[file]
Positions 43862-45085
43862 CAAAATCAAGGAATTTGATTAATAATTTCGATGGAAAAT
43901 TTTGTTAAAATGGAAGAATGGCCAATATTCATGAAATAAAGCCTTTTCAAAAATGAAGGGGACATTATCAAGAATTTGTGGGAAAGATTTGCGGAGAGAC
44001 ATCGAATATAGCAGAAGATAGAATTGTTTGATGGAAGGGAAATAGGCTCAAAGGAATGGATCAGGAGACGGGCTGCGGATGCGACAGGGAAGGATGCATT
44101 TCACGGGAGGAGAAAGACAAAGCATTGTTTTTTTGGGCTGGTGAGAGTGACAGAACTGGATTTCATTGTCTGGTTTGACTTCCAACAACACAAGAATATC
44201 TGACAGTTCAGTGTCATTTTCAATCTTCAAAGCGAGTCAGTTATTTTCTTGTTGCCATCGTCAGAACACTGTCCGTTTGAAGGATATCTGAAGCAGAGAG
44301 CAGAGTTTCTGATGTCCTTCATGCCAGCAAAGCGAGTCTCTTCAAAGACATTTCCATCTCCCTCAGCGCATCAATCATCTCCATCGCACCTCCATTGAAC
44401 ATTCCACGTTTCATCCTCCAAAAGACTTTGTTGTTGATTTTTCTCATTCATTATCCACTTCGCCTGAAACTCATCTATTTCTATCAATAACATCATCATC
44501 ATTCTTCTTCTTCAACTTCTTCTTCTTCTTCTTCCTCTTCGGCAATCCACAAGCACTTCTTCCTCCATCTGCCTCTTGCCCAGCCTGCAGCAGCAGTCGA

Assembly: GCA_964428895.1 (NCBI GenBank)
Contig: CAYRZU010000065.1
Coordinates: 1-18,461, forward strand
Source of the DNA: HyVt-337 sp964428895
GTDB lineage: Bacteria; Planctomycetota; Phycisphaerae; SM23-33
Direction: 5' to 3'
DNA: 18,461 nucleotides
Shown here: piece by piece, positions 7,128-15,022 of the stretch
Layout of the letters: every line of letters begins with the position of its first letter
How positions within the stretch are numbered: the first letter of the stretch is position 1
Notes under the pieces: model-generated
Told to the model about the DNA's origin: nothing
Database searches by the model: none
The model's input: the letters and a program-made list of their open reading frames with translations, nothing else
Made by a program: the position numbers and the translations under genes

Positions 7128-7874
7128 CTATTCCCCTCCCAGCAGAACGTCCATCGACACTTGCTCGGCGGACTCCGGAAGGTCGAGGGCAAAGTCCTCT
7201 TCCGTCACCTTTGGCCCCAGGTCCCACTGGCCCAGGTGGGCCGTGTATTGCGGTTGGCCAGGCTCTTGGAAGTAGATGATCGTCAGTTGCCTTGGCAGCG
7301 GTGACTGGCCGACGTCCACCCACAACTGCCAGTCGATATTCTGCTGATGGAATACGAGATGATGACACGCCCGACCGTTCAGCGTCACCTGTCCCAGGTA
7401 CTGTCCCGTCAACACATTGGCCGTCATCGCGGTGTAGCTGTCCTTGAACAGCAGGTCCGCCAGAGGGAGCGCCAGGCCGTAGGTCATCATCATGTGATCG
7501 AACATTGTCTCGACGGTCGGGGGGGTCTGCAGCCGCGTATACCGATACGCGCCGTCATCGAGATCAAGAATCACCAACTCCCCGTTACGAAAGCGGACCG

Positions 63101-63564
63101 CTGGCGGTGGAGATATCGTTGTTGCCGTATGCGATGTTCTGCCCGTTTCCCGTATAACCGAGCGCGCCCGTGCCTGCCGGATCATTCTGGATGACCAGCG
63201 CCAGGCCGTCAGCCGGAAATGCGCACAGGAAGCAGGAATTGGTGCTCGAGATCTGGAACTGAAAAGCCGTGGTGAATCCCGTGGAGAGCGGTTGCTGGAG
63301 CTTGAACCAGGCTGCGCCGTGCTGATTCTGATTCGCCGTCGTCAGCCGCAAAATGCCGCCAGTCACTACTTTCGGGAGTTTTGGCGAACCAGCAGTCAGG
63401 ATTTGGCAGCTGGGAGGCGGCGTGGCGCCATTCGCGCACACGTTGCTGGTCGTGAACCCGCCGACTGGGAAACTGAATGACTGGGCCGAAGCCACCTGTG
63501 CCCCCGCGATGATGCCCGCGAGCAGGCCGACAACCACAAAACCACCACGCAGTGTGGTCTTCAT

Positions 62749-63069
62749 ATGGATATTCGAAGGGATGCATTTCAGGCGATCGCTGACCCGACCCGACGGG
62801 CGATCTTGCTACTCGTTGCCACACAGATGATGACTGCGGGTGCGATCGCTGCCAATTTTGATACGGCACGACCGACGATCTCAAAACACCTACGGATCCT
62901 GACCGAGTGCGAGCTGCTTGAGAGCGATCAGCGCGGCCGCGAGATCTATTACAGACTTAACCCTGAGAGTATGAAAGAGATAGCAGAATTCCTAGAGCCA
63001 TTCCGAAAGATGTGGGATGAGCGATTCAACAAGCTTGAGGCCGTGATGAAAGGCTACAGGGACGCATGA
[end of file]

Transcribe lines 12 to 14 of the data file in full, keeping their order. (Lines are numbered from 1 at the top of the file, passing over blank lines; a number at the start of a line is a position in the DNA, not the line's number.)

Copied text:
Coordinates: 1-18,461, forward strand
Source of the DNA: HyVt-337 sp964428895
GTDB lineage: Bacteria; Planctomycetota; Phycisphaerae; SM23-33